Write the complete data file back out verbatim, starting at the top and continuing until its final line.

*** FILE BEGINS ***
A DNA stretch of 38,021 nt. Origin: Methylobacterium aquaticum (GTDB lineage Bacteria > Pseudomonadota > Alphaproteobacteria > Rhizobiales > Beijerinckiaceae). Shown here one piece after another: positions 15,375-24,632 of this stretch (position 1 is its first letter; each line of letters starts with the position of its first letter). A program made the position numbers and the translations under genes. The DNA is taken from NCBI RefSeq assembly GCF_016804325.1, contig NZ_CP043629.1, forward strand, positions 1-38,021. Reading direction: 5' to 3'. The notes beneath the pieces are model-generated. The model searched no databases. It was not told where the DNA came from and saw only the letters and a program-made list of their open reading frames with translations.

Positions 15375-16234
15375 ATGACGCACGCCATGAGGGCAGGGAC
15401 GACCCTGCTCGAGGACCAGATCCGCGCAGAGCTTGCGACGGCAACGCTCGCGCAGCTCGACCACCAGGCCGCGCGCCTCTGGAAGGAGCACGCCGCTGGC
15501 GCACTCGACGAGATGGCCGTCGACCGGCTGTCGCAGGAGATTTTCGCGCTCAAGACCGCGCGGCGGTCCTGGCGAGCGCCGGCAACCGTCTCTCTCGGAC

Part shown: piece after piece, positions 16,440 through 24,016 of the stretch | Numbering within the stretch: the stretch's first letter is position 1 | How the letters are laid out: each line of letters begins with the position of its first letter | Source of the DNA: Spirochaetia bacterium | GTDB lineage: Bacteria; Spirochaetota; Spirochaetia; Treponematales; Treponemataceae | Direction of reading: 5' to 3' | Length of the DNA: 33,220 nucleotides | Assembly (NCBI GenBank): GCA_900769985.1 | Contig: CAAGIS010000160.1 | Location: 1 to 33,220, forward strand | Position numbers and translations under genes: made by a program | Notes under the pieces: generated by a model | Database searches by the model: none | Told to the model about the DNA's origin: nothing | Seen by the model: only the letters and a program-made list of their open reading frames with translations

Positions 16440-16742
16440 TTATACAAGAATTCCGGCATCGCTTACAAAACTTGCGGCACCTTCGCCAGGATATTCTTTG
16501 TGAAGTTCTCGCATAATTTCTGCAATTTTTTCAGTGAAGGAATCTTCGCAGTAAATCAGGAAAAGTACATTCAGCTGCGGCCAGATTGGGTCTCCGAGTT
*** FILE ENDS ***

A DNA stretch of 38,021 nt. Origin: Methylobacterium aquaticum (GTDB lineage Bacteria > Pseudomonadota > Alphaproteobacteria > Rhizobiales > Beijerinckiaceae). Shown here one piece after another: positions 15,375-24,632 of this stretch (position 1 is its first letter; each line of letters starts with the position of its first letter). A program made the position numbers and the translations under genes. The DNA is taken from NCBI RefSeq assembly GCF_016804325.1, contig NZ_CP043629.1, forward strand, positions 1-38,021. Reading direction: 5' to 3'. The notes beneath the pieces are model-generated. The model searched no databases. It was not told where the DNA came from and saw only the letters and a program-made list of their open reading frames with translations.

Positions 15375-16234
15375 ATGACGCACGCCATGAGGGCAGGGAC
15401 GACCCTGCTCGAGGACCAGATCCGCGCAGAGCTTGCGACGGCAACGCTCGCGCAGCTCGACCACCAGGCCGCGCGCCTCTGGAAGGAGCACGCCGCTGGC
15501 GCACTCGACGAGATGGCCGTCGACCGGCTGTCGCAGGAGATTTTCGCGCTCAAGACCGCGCGGCGGTCCTGGCGAGCGCCGGCAACCGTCTCTCTCGGAC

Part shown: piece after piece, positions 16,440 through 24,016 of the stretch | Numbering within the stretch: the stretch's first letter is position 1 | How the letters are laid out: each line of letters begins with the position of its first letter | Source of the DNA: Spirochaetia bacterium | GTDB lineage: Bacteria; Spirochaetota; Spirochaetia; Treponematales; Treponemataceae | Direction of reading: 5' to 3' | Length of the DNA: 33,220 nucleotides | Assembly (NCBI GenBank): GCA_900769985.1 | Contig: CAAGIS010000160.1 | Location: 1 to 33,220, forward strand | Position numbers and translations under genes: made by a program | Notes under the pieces: generated by a model | Database searches by the model: none | Told to the model about the DNA's origin: nothing | Seen by the model: only the letters and a program-made list of their open reading frames with translations

Positions 16440-16742
16440 TTATACAAGAATTCCGGCATCGCTTACAAAACTTGCGGCACCTTCGCCAGGATATTCTTTG
16501 TGAAGTTCTCGCATAATTTCTGCAATTTTTTCAGTGAAGGAATCTTCGCAGTAAATCAGGAAAAGTACATTCAGCTGCGGCCAGATTGGGTCTCCGAGTT